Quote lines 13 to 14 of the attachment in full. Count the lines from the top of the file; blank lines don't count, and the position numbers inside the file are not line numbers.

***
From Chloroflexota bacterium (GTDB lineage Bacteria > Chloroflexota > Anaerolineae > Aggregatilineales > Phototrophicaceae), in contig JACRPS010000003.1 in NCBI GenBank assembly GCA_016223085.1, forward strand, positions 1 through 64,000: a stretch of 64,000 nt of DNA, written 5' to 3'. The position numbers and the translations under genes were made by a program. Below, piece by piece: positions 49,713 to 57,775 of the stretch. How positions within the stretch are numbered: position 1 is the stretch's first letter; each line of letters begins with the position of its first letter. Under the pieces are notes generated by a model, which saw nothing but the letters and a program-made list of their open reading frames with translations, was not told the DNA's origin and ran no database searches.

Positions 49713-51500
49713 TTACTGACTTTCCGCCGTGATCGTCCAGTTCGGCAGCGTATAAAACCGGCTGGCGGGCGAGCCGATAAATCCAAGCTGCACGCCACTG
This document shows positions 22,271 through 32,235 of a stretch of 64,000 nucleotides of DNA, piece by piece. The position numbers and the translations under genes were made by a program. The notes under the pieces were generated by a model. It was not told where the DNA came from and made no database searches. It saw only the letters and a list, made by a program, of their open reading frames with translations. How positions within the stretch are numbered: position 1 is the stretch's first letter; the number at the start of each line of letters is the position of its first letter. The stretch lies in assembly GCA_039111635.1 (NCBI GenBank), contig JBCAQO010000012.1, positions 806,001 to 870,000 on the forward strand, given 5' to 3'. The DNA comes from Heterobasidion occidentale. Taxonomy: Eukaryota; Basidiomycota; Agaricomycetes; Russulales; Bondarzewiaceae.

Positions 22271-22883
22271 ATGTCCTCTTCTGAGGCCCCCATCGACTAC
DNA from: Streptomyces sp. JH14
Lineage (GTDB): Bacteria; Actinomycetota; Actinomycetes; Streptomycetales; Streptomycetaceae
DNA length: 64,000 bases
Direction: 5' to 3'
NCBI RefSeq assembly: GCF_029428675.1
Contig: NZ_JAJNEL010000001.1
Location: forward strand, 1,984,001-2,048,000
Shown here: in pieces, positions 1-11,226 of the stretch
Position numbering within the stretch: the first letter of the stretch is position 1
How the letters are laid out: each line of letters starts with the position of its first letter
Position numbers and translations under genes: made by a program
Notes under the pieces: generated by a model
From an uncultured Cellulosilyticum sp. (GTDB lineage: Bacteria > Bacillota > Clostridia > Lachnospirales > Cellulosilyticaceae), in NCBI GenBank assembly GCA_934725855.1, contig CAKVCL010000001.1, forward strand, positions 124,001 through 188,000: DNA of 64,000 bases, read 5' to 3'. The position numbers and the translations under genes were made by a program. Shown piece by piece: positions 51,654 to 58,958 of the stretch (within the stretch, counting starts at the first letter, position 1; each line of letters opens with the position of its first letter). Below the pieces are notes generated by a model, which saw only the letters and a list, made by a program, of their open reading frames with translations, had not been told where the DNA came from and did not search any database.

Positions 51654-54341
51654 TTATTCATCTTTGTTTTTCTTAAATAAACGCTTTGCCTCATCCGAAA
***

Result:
Location: forward strand, 1,984,001-2,048,000
Shown here: in pieces, positions 1-11,226 of the stretch